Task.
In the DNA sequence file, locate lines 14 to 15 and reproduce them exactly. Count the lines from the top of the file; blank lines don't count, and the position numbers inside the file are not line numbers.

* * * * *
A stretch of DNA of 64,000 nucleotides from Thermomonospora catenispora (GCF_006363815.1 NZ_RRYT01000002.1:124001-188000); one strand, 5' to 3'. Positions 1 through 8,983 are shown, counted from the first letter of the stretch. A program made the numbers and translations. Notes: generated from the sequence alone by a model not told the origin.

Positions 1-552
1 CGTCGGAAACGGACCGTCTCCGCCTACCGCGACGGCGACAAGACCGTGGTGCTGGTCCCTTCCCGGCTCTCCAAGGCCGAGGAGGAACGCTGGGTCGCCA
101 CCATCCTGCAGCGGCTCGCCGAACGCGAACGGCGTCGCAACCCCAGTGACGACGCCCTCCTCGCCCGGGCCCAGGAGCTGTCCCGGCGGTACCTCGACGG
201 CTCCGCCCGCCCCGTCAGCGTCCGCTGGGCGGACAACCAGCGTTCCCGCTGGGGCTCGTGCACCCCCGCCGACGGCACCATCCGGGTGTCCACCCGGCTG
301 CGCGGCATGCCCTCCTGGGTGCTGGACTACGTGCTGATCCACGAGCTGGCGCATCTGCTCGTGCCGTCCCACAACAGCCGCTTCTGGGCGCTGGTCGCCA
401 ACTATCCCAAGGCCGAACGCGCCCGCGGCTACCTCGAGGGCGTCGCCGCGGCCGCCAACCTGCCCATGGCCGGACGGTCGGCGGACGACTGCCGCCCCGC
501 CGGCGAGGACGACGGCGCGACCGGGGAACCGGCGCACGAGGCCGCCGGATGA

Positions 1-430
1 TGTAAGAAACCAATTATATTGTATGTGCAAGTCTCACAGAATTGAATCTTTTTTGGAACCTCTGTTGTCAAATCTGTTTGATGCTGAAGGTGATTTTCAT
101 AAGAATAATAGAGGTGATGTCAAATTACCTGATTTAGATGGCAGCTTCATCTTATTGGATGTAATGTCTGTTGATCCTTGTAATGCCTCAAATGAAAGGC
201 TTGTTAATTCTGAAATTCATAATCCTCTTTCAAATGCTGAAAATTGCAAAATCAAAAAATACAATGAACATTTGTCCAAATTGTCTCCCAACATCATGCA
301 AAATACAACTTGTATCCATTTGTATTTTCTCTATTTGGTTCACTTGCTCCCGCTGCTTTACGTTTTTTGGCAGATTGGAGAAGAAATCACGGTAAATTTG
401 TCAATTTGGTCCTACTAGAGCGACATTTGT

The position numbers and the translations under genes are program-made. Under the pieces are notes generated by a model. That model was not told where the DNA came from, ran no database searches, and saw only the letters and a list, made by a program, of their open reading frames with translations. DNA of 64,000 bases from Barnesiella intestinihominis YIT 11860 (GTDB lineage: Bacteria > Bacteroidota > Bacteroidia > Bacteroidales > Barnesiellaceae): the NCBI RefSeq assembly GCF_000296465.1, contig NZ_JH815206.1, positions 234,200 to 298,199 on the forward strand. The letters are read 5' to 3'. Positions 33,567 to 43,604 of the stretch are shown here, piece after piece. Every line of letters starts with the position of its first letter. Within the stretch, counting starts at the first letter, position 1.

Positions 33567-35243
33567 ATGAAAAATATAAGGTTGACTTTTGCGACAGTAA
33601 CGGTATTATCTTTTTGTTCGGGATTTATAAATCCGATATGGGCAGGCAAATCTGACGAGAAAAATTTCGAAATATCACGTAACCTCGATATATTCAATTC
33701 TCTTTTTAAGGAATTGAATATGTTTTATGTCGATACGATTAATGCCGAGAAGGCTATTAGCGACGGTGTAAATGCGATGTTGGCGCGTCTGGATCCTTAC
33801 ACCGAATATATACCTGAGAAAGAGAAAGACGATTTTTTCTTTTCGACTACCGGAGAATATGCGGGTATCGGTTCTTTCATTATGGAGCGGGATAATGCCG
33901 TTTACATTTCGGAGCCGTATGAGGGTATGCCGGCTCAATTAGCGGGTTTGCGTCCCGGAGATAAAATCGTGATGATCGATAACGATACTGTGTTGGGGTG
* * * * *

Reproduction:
401 TCAATTTGGTCCTACTAGAGCGACATTTGT

The position numbers and the translations under genes are program-made. Under the pieces are notes generated by a model. That model was not told where the DNA came from, ran no database searches, and saw only the letters and a list, made by a program, of their open reading frames with translations. DNA of 64,000 bases from Barnesiella intestinihominis YIT 11860 (GTDB lineage: Bacteria > Bacteroidota > Bacteroidia > Bacteroidales > Barnesiellaceae): the NCBI RefSeq assembly GCF_000296465.1, contig NZ_JH815206.1, positions 234,200 to 298,199 on the forward strand. The letters are read 5' to 3'. Positions 33,567 to 43,604 of the stretch are shown here, piece after piece. Every line of letters starts with the position of its first letter. Within the stretch, counting starts at the first letter, position 1.